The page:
Translation:Odes (Horace)/Book I/13

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Odes by Horace, translated from Latin by Wikisource
Ode 1.13
Literal English Translation Original Latin Line

When you, Lydia, praise the
red neck of Telephus, the waxen
arms of Telephus, alas, my
burning liver swells with hard bile.

Then neither my mind nor my color
remains in a sure seat, and a tear
secretly slips down my cheek, proving
how deeply I am burdened with slow fires.

I burn, whether your bright
shoulders are disfigured from excessive drunken
fights, or if the burning boy
stamped an unforgettable mark on your lips with his teeth.

If you listen to me enough, you should not
hope for sweet kisses landing always barbarically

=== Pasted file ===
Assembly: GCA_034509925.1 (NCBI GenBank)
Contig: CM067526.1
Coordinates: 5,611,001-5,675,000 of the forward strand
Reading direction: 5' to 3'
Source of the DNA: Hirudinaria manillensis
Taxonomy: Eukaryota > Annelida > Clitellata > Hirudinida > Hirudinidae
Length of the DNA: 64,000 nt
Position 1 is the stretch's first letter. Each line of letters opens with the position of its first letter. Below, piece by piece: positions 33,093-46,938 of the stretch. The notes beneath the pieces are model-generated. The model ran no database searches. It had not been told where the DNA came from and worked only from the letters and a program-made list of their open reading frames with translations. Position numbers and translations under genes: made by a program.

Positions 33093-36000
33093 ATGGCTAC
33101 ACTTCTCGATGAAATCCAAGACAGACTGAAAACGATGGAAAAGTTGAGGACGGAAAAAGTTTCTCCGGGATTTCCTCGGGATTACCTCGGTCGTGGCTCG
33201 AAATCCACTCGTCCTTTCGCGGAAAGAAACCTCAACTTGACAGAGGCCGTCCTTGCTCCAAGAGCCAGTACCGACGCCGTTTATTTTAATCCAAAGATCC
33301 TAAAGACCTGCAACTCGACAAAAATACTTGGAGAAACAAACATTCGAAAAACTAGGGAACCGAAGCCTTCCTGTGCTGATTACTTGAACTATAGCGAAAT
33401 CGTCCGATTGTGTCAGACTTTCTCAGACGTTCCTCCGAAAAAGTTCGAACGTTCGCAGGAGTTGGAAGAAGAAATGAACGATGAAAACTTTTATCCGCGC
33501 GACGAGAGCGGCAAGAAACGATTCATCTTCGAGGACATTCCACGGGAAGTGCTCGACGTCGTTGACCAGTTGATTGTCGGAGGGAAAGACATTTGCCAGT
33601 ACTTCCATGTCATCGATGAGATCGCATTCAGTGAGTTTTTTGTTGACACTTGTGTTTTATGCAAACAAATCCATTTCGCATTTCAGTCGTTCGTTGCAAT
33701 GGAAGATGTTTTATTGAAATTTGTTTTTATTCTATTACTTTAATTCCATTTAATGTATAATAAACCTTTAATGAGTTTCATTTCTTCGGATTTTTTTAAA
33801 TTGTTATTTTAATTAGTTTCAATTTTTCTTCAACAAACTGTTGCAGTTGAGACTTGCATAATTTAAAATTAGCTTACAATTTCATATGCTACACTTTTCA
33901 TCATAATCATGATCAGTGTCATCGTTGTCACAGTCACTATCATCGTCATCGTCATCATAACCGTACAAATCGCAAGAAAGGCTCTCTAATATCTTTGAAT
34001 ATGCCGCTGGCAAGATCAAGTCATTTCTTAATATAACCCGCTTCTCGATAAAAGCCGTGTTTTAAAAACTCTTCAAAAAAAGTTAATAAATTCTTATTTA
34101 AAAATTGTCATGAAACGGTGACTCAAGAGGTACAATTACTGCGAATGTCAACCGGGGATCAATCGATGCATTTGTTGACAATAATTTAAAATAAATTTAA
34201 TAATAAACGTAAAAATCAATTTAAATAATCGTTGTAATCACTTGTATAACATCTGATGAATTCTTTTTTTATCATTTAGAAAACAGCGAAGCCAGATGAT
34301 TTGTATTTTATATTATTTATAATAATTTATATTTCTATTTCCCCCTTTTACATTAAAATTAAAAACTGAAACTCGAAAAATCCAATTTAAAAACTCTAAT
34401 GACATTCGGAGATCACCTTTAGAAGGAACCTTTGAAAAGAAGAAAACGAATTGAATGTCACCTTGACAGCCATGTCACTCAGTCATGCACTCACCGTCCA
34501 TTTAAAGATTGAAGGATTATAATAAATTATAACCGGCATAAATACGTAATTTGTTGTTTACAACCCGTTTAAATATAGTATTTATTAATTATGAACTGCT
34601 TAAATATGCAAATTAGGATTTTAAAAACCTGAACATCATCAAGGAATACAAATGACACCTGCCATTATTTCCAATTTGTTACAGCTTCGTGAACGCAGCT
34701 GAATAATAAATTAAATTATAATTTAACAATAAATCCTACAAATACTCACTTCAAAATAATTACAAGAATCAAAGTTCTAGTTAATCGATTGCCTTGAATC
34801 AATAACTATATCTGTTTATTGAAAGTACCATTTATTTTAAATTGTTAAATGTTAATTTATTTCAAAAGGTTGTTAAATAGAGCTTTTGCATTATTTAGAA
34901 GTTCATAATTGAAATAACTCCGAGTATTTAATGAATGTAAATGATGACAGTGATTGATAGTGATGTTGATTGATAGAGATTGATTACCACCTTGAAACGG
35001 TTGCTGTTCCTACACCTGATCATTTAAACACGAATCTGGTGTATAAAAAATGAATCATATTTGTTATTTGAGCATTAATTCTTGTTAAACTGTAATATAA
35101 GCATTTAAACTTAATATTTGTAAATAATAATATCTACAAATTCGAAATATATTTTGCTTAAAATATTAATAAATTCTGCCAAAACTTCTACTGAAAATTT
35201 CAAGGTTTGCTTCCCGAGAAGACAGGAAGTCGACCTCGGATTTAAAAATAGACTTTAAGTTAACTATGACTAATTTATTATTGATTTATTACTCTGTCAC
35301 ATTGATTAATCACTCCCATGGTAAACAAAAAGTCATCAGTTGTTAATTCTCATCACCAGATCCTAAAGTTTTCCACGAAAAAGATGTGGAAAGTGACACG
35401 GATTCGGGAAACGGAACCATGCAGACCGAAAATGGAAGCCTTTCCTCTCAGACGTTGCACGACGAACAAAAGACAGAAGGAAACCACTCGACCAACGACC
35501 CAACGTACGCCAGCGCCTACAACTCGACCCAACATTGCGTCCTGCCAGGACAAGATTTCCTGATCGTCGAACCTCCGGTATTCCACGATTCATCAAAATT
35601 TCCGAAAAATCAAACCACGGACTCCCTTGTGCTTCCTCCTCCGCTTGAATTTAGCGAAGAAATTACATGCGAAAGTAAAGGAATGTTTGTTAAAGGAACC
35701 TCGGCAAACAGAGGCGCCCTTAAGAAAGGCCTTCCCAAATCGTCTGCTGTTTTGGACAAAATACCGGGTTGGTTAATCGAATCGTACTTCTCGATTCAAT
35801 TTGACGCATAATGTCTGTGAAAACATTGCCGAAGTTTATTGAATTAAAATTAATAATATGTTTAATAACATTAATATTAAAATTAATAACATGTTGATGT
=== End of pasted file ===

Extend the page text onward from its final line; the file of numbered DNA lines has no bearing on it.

upon which Venus drenched
with a fifth part of her own nectar.

Happy three times and more are those
for whom love holds unbroken bonds
and will not quickly unbind, broken up from
evil quarrels, until the last day.

Cum tu, Lydia, Telephi
cervicem roseam, cerea Telephi
laudas bracchia, vae meum
fervens difficili bile tumet iecur;

tum nec mens mihi nec color
certa sede manet, umor et in genas
furtim labitur, arguens,
quam lentis penitus macerer ignibus;

uror, seu tibi candidos
turparunt umeros inmodicae mero
rixae, sive puer furens
inpressit memorem dente labris notam

Non, si me satis audias,
speres perpetuum dulcia barbare
laedentem oscula, quae Venus
quinta parte sui nectaris imbuit

felices ter et amplius
quos inrupta tenet copula nec malis
divolsus querimoniis
suprema citius solvet amor die.

13.1
13.2
13.3
13.4

13.5
13.6
13.7
13.8

13.9
13.10
13.11
13.12

13.13
13.14
13.15
13.16

13.17
13.18
13.19
13.20